Lester Piggott described himself as “honoured” as he watched the Queen unveil a life-sized bronze statue before racing kicked off on Derby day at Epsom.
Her Majesty was at the track for all nine of Piggott’s Derby victories, and in 1957 he rode her own Carrozza to Oaks success.
The Queen met Piggott before unveiling the statue, which is the first of nine bronzes by portrait sculptor William Newton that will be installed at nine different racecourses around the country.
The idea was the brainchild of journalist Neil Morrice, who was joined by Osborne Studio Gallery’s Geoffrey Hughes and Brough Scott, and came to fruition thanks to the support of David and Christopher St George.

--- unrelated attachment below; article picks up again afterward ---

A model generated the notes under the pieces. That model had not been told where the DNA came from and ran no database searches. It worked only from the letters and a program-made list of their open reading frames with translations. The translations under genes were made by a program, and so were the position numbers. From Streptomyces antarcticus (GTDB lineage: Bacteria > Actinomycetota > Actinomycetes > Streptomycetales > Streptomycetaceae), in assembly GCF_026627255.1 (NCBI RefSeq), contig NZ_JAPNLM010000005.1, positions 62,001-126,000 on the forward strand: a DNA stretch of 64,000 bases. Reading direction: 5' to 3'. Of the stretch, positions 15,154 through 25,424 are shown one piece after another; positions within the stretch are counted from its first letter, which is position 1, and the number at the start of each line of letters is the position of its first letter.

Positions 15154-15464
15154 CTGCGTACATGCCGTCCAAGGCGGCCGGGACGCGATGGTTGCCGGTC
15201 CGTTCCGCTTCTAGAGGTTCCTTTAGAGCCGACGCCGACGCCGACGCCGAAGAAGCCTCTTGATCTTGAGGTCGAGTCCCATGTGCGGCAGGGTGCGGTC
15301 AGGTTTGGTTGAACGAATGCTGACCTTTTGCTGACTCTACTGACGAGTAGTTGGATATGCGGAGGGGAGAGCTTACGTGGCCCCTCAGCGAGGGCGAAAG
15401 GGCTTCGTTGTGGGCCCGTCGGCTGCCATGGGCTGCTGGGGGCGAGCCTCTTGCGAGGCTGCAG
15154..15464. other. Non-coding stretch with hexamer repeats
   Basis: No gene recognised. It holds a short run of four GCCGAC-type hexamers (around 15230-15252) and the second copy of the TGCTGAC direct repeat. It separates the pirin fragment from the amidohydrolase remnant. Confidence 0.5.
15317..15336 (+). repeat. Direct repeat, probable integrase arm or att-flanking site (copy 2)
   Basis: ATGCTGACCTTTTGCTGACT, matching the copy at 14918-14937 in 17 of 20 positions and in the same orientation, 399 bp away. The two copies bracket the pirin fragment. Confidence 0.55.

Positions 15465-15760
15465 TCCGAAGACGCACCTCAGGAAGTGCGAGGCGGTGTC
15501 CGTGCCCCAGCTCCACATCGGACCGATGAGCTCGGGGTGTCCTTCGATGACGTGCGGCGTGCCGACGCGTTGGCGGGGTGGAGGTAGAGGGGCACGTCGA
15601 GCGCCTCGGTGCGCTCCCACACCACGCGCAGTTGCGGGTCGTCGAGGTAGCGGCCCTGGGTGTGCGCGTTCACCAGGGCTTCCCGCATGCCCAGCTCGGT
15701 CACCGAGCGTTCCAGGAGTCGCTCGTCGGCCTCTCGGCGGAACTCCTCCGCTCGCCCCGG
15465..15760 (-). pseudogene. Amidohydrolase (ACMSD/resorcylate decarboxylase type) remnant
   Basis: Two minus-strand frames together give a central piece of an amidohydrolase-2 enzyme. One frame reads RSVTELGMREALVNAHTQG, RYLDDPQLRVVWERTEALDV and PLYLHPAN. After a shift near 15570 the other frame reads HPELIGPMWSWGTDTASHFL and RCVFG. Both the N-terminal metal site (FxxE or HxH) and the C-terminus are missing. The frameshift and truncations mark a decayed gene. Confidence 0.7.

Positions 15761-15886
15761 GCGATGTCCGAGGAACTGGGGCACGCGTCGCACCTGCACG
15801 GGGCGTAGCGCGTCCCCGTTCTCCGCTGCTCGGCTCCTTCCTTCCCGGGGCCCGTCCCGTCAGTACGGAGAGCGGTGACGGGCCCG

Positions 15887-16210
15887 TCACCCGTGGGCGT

The statue is located by the winner’s enclosure and Piggott, who was accompanied by family and friends for the occasion, was delighted by his likeness.
He said: “I think it has been a great idea, it’s marvellous, I am honoured.
“I had seen the statue before today and it is very good. The Queen also seems in great form.”
Piggott claimed his first Derby with Never Say Die in 1954 before going on to triumph with Crepello (1957), St Paddy (1960), Sir Ivor (1968), Roberto (1972), Empery (1976), The Minstrel (1977) and Teenoso (1983).
He also partnered Nijinsky to victory in 1970, with the Vincent O’Brien-trained colt the last to achieve the Triple Crown with victories in the 2000 Guineas and St Leger.